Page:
The seat of the soul is where the inner world and the outer world meet. Where they overlap, it is in every point of the overlap. - Novalis

Monday, May 30, 2011

Review of Fanny Howe's Emergence

by Fanny Howe
Reality Street 2010, 64 pages, £7.50, ISBN 978-1-874400-47-9

A Review by Stephen Toussaint in Jacket2:

...Thinking about the heretical, that which questions, complicates, disrupts in order to illuminate, helps form for me an entrance into the poems comprising EmergenceFanny Howe’s most recent publication from the small British press Reality Street. The book collects poems originally published in the 1970s, 1980s, and 1990s that are now largely out of print. Howe is an experimental poet and a Catholic. She is also deeply immersed in a long tradition of Christian history, theology, mystical literature, and heresy. In her prose meditations collected in The Wedding Dress, she discusses with acuity and enthusiasm influential yet controversial Christian thinkers such as Marcion, Meister Eckhart, Saint Teresa of Avila, Saint John of the Cross, Simone Weil, and Edith Stein. Gnosticism, Quietism, Apophatic Theology, Thomism, Sufi, Hindu, Buddhist, and Muslim thought all appear in her work as mooring points from which the poet casts her broad net.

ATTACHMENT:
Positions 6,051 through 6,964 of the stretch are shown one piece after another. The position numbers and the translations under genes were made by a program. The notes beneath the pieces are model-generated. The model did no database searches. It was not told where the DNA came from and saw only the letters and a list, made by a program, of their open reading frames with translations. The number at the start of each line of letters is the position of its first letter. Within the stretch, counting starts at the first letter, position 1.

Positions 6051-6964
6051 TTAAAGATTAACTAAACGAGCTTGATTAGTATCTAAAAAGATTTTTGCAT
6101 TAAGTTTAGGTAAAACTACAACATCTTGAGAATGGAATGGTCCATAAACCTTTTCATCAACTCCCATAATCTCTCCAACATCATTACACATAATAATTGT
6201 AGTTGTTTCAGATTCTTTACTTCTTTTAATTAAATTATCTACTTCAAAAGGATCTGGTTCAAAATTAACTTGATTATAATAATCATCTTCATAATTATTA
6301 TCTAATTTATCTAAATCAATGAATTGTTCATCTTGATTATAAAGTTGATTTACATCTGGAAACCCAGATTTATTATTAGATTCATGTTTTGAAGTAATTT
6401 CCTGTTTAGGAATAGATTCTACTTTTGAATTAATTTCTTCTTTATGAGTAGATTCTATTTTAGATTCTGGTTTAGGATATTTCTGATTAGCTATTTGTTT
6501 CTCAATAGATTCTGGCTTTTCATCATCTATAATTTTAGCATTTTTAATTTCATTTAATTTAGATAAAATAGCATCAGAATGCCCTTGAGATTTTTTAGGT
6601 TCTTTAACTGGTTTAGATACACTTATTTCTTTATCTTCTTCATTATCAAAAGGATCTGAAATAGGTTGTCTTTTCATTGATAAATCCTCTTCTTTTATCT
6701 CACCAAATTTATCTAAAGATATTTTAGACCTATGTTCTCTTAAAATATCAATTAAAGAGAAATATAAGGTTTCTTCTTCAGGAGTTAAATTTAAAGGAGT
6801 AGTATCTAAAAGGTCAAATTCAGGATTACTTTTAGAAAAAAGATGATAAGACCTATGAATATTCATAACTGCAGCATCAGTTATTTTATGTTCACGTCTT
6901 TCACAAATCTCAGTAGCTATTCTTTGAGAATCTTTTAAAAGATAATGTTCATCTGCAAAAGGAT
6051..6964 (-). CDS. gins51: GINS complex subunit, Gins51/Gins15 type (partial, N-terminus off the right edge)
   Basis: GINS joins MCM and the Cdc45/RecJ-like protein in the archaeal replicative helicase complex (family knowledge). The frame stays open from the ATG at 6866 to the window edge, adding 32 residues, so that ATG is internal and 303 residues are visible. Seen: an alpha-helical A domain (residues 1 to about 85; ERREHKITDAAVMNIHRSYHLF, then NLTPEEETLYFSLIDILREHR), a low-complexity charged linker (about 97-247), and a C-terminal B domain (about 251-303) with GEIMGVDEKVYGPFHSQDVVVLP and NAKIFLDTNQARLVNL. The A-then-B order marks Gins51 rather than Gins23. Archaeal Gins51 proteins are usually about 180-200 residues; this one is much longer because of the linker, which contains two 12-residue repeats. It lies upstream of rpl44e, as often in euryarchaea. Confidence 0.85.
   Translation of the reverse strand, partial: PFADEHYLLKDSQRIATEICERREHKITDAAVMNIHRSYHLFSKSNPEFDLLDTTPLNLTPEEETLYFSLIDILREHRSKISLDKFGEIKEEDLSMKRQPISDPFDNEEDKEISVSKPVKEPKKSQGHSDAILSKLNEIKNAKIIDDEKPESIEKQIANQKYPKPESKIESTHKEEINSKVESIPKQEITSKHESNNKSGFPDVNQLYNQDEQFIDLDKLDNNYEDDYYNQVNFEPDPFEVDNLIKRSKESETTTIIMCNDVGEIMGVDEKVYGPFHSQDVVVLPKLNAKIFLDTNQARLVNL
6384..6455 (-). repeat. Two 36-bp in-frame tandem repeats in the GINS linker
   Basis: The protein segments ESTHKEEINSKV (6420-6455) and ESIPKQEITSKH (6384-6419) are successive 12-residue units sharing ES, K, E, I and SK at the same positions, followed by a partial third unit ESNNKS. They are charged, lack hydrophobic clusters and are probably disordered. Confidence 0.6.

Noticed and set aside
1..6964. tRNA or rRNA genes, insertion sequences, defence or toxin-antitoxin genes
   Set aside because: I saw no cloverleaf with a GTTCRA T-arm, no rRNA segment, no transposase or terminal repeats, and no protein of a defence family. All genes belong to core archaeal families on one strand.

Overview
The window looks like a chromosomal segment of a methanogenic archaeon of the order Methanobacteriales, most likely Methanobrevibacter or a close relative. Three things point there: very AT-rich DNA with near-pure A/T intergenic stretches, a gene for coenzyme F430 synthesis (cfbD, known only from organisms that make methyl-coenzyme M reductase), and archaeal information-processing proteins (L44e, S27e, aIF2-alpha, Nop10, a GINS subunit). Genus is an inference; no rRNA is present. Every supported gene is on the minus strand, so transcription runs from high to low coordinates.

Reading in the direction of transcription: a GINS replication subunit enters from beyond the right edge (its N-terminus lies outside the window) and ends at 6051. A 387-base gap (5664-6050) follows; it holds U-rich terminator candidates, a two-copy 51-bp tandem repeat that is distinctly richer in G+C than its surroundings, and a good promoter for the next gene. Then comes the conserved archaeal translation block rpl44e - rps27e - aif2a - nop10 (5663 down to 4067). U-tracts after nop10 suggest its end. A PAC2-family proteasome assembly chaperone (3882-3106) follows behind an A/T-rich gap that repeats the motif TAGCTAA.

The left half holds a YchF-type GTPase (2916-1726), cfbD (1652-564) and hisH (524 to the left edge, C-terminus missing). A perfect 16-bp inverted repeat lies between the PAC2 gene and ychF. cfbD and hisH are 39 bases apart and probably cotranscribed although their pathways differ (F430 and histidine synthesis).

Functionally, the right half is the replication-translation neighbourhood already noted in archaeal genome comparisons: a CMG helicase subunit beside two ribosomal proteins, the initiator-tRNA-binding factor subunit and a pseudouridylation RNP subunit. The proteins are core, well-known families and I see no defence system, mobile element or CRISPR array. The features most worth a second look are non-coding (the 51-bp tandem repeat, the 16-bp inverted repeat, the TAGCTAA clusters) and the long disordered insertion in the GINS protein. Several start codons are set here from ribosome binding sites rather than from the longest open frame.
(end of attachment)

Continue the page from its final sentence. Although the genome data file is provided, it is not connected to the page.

The structure of Emergence maps a trajectory, the aesthetic evolution of Howe’s career over the past decades. It shows that Howe, at her core, is a poet of deep disruption — of complication — but also one of contemplation, which is to say, a poet for whom humility and reverence walk hand in hand with restless inquiry. Hers are poems sharpened by questions designed not to elicit totalizing answers from God or reader, but to dredge up new possibilities for both faith and poetry... READ THE REVIEW

Sunday, May 29, 2011

The Jung / Pauli Letters

Edited by C. A. Meier
With a new preface by Beverley Zabriskie
Translated by David Roscoe - Princeton University Press 2001
Out of Print, sadly.

A crucial late dream of Pauli's which he communicated only to Marie-Louise von Franz was published in English in Harvest 48 (2002) and is available online here: The Piano Lesson.

Also see this account of a fascinating encounter between van Erkelens and von Franz: Bridging the Gap between Physics and Depth Psychology